I think the Michigan State Police have one of the most impressive light packages in the United States. They have retained their traditional look, though as the article said, updated to LED lighting using a unique Whelen created design with over 100 individual LED's contained in the light head itself which is on par with as many LED's spread across an entire light bar on other police vehicles. The usefulness of the single beacon is the LED light is much more focused together creating a "burst" of LED light which actually draws attention to the light head and is probably actually more noticeable than a normal lightbar. The new LED lighthead on the roof coupled with the auxiliary lighting they install is perfect. I wish our agency would go to a similar package for our cars. The adage "less is more" is true in this case in my opinion. I was always a fan of the single 4-beacon Federal Signal 186 lighthead with siren housing underneath. Most agencies in Florida (and many others across the Country) used that particular light for decades on their patrol cars. I grew up in Florida and they used them extensively down there in all blue. Florida Highway Patrol used them and our Sheriff's Office used them as well. It was a very distinctive light with that 4-beacon "blip, blip, blip" that could be seen for miles away on a long straight road. I was sad to see those lights be replaced with Jetsonic's. I was a fan of them. Again, I think Michigan is actually on to something here. I wonder if Whelen would consider selling the lighthead they use to other agencies but in all blue instead of red for example. I know that Kansas Highway Patrol did some 75th Anniversary Cars that also utilized the Michigan State Police new LED single light on top. They painted the cars in their original design colors and used the new LED lights on top. Certain Troopers (who were hand selected due to their performance and exemplary records) were chosen to be assigned the new 75th Anniversary cars which went out to various Troopers across the State of Kansas.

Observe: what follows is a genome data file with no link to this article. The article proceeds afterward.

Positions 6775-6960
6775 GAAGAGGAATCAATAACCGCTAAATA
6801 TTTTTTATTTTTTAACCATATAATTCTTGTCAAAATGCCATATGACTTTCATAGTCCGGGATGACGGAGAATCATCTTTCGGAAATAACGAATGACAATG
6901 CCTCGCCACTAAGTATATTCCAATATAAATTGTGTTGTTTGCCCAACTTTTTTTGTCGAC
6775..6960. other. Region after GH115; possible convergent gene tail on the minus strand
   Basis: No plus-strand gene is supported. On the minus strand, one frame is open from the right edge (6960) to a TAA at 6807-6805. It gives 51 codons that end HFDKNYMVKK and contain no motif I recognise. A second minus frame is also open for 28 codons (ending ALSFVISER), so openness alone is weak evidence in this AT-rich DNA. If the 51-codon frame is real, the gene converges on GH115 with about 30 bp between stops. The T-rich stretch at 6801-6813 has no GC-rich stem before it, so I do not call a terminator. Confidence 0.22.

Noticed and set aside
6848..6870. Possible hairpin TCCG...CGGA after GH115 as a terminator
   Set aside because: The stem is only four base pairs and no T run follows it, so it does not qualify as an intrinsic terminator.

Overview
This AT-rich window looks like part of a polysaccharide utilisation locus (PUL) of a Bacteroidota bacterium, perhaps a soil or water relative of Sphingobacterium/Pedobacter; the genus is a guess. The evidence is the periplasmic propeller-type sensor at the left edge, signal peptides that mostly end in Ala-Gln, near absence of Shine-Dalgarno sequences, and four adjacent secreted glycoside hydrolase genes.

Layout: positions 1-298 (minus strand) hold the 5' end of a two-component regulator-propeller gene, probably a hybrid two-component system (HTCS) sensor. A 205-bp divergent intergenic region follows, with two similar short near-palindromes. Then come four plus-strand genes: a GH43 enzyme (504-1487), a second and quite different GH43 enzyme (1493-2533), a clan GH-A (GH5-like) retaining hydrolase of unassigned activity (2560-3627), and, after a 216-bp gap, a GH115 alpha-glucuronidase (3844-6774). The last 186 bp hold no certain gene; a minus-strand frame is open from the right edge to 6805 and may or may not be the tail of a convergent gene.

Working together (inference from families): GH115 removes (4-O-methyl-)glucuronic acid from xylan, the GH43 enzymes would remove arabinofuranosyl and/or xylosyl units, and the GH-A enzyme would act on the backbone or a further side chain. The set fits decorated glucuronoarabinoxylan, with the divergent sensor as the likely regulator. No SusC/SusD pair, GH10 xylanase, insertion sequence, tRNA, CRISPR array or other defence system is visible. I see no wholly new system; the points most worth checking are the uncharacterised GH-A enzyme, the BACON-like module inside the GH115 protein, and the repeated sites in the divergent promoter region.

New Kansas Highway Patrol cars have retro look | Great Bend Post
Again, whether rolling up on a scene or coming across a T-stop with MSP present, the LED Unity is THEE first light I see. The big, bold pop is nigh unbeatable. I'd put one on my Impala if I ever got hold of one! :)


Thanks for sharing the KHP link; sharp car!
 

davkenrem

Junior Member
Always loved the rotating beacon,especially at night, you can see it for a long way. I lived in Florida for 15yrs and Manatee Co. Sheriff also used them in blue with the speaker on thier Diplomats and Gran Fury's in the 80's. I'm guessing mostly those of us over 40 are the ones who really appriciate the beacon because we grew up with them. I'd love to find an old one in red or blue.
 

OldBlue

Newbie
If you watch this youtube video of two Michigan State Police units in a chase through the suburbs of Muskegon MI, you will see that they did not have any problem with traffic pulling over for them. In fact traffic was pulling over a long distance ahead of the units. You may not agree with the desire to keep their traditional look, but their lighting package is effective and offers no danger to themselves or citizens. I began my career with a single bubble (Super Beacon Ray 174) and transitioned to (Red and Blue Unity RV46 with Spitfire domes) light bars and then Whelen strobes. I think if LED bars are all you have ever known then you cannot see how a single bubble can be effective. It is all subjective, for the most part MSP is patrolling state highways and country roads and their lighting setup is equal to the challenge and in many cases surpasses their needs.


If you saw the lights in person you would find them very bright, often brighter than the local PD or sheriff's unit parked next to them (you will see this in the video a couple of local unit slicktops). The only thing I am not impressed with is the default flash pattern they use. I have seen some units that use a pattern that appears to be revolving and is seems more effective to me, but then again that is just my opinion.

 

Storm4200

Veteran Member
OldBlue said:
you will see that they did not have any problem with traffic pulling over for them. In fact traffic was pulling over a long distance ahead of the units.

um.....apparently not. the driver of that pick up truck doesn't seem to notice that stupid light.
 

7d9_z28

Gold Supporter